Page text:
The Bellevue City Council adopted the 2019-2030 Transportation Facilities Project, a 12-year program that functions as one step in a multi-phased approach to improve transportation in the city, at its July 15 meeting.
The 2019-2030 TFP includes TFP-158, a bike-lane and sidewalk project focused on Southeast 16th Street between 148th Avenue Southeast and 156th Avenue Southeast. The project will entail the construction of five-foot-wide bicycle lanes outside of the 11-foot-wide vehicle lanes on each side of Southeast 16th Street.
A new gutter, curb and four-foot-wide planter and a six-foot-wide sidewalk between 148th Avenue Northeast and 154th Avenue Northeast will also be added.
TFP-158 is considered a part of the priority east-west bicycle corridor in Bellevue.
TFP-158, which is estimated to cost upward of $5 million, has received negative attention from both the public and city staff as the plan has undergone development and revision. Before the Bellevue City Council voted 7-0 in favor of proceeding with TFP-158 at its June 10 meeting, the project had been opposed by the Bellevue Transportation Commission and the East Bellevue Community Council.
At the June 10 Bellevue City Council Meeting, EBCC councilmember Hassan Dhananjaya spoke on behalf of his council, which recommended the removal of the TFP-158 project.
He invoked previous instances during which the EBCC had spoken out against TFP-158. At a July 2014, a community council member discussed the potential dangers posed by the steep slope of the street. Then in November 2014, the EBCC further discussed the inclusion of TFP-158 and ultimately opposed it.
During meetings on May 12, 2016, March 9, 2017 and April 12, 2018, the EBCC called on the Bellevue Transportation Commission to remove the project from the TFP. The commission recommended excluding TFP-158 from the 2019-2030 TFP on May 23, 2019, due to mixed support from residents.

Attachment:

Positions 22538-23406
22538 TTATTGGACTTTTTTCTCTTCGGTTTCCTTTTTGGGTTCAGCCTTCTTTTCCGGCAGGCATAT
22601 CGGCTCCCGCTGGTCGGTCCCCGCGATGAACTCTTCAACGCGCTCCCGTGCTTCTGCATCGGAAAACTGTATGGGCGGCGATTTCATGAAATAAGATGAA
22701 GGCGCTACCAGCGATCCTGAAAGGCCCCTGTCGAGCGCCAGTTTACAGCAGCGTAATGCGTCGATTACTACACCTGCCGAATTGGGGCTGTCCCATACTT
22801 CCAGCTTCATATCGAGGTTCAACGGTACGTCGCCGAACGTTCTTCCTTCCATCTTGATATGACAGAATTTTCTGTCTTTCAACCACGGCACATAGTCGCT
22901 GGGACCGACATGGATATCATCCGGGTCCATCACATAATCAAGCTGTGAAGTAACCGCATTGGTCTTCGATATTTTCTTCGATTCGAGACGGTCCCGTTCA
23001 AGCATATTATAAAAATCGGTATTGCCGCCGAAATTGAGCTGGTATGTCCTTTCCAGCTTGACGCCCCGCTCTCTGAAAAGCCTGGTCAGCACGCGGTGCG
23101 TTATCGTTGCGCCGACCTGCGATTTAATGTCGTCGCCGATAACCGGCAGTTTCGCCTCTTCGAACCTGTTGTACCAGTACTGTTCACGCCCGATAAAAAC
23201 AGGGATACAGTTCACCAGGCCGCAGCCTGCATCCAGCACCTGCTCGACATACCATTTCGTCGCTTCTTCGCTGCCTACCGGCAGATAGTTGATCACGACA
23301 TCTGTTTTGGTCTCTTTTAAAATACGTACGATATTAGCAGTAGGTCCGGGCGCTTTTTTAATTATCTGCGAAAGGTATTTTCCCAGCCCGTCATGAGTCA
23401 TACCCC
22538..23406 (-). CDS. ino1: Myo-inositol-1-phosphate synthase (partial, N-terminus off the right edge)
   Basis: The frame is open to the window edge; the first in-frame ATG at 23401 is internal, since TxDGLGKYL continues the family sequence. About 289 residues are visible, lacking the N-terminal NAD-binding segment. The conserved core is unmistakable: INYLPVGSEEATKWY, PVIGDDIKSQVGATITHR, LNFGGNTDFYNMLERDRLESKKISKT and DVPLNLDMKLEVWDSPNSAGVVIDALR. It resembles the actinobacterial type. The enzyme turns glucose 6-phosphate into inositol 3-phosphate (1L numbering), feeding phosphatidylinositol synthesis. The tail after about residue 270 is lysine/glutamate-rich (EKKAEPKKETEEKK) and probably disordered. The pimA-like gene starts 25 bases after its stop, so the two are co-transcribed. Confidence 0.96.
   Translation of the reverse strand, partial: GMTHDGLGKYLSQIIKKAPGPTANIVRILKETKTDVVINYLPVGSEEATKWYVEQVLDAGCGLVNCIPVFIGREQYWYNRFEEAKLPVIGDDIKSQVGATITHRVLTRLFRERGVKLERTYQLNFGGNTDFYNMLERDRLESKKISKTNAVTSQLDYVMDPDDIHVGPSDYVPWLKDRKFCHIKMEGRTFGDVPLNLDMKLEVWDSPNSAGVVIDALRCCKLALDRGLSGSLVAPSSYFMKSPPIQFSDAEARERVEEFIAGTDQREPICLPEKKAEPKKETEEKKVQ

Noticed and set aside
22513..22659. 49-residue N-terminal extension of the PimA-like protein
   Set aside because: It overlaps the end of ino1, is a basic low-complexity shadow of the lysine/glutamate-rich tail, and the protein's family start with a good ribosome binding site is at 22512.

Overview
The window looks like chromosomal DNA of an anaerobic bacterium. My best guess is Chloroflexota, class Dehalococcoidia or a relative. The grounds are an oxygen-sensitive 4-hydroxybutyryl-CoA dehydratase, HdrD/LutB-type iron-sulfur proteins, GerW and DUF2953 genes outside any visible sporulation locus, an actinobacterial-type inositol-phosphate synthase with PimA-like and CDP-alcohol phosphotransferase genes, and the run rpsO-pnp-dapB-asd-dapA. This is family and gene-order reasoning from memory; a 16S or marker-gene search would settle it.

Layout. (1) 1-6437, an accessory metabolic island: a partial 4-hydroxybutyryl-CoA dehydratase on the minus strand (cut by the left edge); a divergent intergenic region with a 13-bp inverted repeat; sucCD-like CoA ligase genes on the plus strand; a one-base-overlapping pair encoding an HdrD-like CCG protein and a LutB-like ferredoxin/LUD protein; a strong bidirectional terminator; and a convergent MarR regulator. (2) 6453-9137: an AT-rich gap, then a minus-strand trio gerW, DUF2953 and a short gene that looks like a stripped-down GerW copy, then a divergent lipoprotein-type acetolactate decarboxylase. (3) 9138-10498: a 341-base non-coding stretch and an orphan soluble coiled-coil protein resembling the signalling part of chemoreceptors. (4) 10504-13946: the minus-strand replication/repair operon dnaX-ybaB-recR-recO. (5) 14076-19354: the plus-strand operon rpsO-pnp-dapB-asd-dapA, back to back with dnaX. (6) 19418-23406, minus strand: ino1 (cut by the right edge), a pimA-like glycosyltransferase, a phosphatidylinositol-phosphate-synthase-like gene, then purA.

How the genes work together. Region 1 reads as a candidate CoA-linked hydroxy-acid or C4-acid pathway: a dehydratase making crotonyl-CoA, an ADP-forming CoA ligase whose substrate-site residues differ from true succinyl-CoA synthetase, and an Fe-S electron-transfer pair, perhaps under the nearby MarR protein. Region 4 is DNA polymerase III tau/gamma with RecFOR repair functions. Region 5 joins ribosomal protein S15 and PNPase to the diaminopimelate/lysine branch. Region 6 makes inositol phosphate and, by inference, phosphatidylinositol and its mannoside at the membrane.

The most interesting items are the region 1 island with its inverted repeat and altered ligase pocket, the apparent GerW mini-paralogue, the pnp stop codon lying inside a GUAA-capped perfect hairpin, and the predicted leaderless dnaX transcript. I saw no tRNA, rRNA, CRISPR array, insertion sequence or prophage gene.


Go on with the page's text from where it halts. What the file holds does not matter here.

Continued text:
Dhananjaya said cyclists in the Bellevue area were better served by bike lanes on Southeast 24th Street and Lake Hills Boulevard. He also said the EBCC concluded that having a bike lane on Southeast 16th Street was antithetical to the Vision Zero program, a Swedish transportation strategy recently adopted by the council to help eliminate avoidable traffic injuries and fatalities.
Bellevue City Councilmember Jared Nieuwenhuis said TFP-158 complies with Vision Zero.
“The proposed sidewalk and bike lanes on Southeast 16th Street pose no compatibility issues with Vision Zero,” Nieuwenhuis said in an email. “Adding facilities that meet engineering standards for walking and bicycling is an overall enhancement to safety and thus entirely consistent with the intent of Vision Zero. Additionally, city policies emphasize the importance of providing sidewalks along arterial roadways and creating connected routes to accommodate movement by bicycle across the city. Project TFP-158 advances both priorities.”
When the Bellevue Transportation Commission voiced its disinterest in pursuing the project last year, it approved the other components of the TFP but pointedly excluded 158 from its update recommendation.
“We are recommending removal of this project in response to opposition to the project voiced through the TFP update public outreach process,” the commission shared on June 14, 2018.
When asked in an email about what he and the council saw as most beneficial about TFP-158, Nieuwenhuis cited improved safety for people walking and biking, “including school-children walking to and waiting at bus stops, residents accessing nearby destinations on foot and people bicycling into and through the area.”